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Re-signing JWTs in mocks

Most real-world APIs require authentication. The most common type of authentication we see is JWT/OAuth2. This guide shows you how to train Speedscale to automatically re-sign JWTs when simulating backend services for your Service Under Test (SUT). This guide is only for automatically generated service mocks (not incoming load)


This workflow is currently in queue for complete automation by Speedscale engineering. If you'd like to view the new design and weigh in let us know in the community. For now, please follow these instructions. The new system will be backwards compatible.

How do I know my app needs to resign JWTs?

  1. Your application complains of invalid JWTs from the mocked service
  2. Your application complains of being unable to authenticate with the mocked service
  3. You see an outbound login-style transaction with a response payload containing the JSON key access token. For example:

JWT example


  • Find secret used to sign JWTs. Your application and the Speedscale responder must share the same secret for JWT re-signing to work.
  • For this example we will assume your secret is mounted in Kubernetes. Technically, the Speedscale responder is just looking for a file so you can adapt these instructions easily to run outside of Kubernetes.
  • Create a snapshot containing the traffic you need to re-sign

Configure your transform

You must tell Speedscale which JWTs you want to re-sign. This is accomplished with a traffic transform.

  1. Open the transform editor for your Snapshot
  2. Select the Responder tab
  3. Add a "JWT Resign" transform
  4. Set the "path" to the correct file path so the responder can find it. The path will always start with /home/speedscale/secret/ and end with secret_name/secret_key. For example, let's say we have an RS256 TLS certficate stored in a Kubernetes secret called jwt-demo. The full path would be /home/speedscale/secret/jwt-demo/tls.key because the secret name is jwt-demo and by default Kubernetes stores TLS secrets with a key named tls.key. You can find more information in the Kubernetes docs
  5. (optional) Select a subet of traffic to apply the transform to. Remember, if "access_token" is not found in an RRPair then the responder will just skip it. This means there should be little issue with not configuring fine grained filters unless you have many access_tokens that need to be treated differently.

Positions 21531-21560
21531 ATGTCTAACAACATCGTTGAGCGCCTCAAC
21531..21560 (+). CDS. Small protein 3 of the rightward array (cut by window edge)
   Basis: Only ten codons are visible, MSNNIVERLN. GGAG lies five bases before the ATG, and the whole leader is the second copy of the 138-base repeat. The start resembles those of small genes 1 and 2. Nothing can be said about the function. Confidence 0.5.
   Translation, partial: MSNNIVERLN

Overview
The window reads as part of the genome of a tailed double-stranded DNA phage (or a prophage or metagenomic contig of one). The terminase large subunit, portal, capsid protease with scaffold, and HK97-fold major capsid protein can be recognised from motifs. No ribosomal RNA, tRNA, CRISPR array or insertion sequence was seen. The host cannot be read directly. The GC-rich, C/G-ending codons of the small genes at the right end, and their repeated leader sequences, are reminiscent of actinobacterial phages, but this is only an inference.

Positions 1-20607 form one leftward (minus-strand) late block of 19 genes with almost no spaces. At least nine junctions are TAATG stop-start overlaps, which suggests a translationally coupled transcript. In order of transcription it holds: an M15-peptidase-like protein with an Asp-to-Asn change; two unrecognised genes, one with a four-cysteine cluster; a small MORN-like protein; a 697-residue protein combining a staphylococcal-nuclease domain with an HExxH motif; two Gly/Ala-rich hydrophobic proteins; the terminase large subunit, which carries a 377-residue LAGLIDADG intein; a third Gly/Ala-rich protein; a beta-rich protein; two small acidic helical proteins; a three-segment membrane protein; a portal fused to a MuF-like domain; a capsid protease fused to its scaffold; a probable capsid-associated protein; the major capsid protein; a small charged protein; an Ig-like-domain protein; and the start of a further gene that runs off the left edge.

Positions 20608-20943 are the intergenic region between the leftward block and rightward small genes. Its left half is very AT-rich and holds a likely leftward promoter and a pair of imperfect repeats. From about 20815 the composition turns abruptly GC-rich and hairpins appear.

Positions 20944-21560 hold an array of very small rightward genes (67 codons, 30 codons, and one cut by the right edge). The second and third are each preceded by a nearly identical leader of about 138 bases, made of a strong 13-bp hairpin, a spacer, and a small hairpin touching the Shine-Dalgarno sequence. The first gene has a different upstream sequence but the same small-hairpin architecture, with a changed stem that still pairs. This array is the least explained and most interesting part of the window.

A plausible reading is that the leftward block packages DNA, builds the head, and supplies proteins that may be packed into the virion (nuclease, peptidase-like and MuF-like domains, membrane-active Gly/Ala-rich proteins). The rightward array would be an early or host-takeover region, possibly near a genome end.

When you're done, you should be able to click on the "Advanced" tab and see JSON resembling the following:

"id": "jwt-test",
"responder": [
"filters": {
"filters": [
"include": true
"extractor": {
"type": "http_res_body"
"transforms": [
"type": "json_path",
"config": {
"path": "access_token"
"type": "jwt_resign",
"config": {
"secretPath": "/home/speedscale/secret/jwt-demo/tls.key"

Mount your secrets to the responder from the UI

The secret must be made available to the responder in your cluster. We do this by instructing the operator to mount the secret when starting a replay. Don't worry, it's easy.

  1. From the UI, select the Test Config you would like to use for your replay.

Remember, you can clone the standard test config to get started.

  1. Add a secret to the cluster configuration.

replay secret

For this example, we would simply enter the name of our secret in the cluster, jwt-demo.

(optional) If you are starting replays using a Traffic Replay CR, simply add a secretRefs to the spec. This step is only necessary if you are not using the UI to initiate a replay. Here is a complete example:

kind: TrafficReplay
name: replay-jwt-resign
snapshotID: 3bde4a60-580e-451d-90d1-0effc2f83c92
kind: Deployment
name: user
- name: jwt-demo

Now, run your replay using your new test config and you're ready to go!

Need Help?

Reach out on the community Slack if you need help!